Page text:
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Michiko Urita


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Ph.D., Ethnomusicology, University of Washington, 2017
M.A. Ethnomusicology, University of Washington
B.A. Sociology, Sophia University, Japan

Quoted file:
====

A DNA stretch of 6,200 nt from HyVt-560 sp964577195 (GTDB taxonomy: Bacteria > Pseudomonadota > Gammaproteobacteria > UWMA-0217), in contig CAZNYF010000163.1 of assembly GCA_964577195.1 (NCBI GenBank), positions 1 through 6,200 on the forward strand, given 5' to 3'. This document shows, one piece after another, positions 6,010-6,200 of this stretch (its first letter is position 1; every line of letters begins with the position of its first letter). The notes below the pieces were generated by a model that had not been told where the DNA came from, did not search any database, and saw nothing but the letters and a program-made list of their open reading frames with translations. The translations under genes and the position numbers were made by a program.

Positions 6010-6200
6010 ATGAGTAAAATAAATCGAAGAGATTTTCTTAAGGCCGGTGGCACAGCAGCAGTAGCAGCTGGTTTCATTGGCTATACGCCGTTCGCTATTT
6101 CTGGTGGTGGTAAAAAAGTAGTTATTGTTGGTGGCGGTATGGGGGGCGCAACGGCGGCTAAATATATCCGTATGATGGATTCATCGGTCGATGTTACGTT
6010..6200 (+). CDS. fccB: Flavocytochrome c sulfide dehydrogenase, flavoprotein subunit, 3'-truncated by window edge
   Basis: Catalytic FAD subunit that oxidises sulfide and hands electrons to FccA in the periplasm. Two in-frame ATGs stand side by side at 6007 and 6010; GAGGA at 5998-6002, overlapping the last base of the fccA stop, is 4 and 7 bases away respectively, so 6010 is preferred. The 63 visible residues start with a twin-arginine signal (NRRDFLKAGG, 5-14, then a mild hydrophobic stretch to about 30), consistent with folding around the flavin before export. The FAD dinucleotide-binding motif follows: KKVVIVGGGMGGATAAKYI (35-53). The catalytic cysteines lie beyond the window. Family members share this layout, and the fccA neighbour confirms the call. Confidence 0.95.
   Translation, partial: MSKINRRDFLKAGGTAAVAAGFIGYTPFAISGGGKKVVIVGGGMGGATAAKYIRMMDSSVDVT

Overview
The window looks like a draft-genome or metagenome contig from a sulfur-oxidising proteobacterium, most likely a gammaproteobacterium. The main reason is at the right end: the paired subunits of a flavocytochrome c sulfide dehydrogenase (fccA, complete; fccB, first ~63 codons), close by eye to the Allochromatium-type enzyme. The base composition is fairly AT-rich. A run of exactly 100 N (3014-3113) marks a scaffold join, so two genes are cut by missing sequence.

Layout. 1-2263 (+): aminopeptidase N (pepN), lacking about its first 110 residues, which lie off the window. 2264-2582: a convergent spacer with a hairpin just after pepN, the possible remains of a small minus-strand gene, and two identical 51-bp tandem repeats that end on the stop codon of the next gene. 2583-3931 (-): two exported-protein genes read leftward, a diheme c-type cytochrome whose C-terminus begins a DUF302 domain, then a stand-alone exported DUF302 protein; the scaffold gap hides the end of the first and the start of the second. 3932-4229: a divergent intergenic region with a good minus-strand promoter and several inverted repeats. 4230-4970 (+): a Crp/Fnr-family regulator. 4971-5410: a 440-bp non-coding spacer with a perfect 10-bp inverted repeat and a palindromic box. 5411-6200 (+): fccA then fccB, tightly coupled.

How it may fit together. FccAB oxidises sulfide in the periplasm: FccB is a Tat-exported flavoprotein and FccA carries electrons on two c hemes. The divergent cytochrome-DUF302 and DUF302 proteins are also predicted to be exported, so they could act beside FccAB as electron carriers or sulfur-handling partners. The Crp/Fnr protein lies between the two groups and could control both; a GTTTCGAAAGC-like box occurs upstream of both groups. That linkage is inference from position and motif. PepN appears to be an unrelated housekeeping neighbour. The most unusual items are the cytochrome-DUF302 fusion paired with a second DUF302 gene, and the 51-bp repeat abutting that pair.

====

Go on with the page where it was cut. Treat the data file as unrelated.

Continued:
Michiko Urita is a doctoral candidate in ethnomusicology at the University of Washington.  Her dissertation focuses on the Shinto (Japanese indigenous religion) ritual music of gagaku called mikagura no gi and the secret song performed at the Imperial Palace Shrine and Ise Grand Shrine in Japan.  She explores this ritual in the contexts of ethnomusicology, religious studies, and traditional performing arts, based on the primary sources and rare ethnographic data that she collected during the sixty-second rite of reconstruction at Ise Grand Shrine in 2013.  Besides Shinto ritual music, in a previous project, Michiko has researched North Indian classical music, in particular the ancient vocal genre called dhrupad.  She is honored to have received six FLAS (Foreign Language and Area Studies) fellowships from the UW South Asian Center, Fritz and Boeing Graduate Fellowship for International Research and Study, and Presidential Dissertation Fellowship.  Her topical interests include sacred sound and irenic scholarship.  Michiko organized a series of gagaku events as a project director at the UW and other venues in Seattle in early May 2015.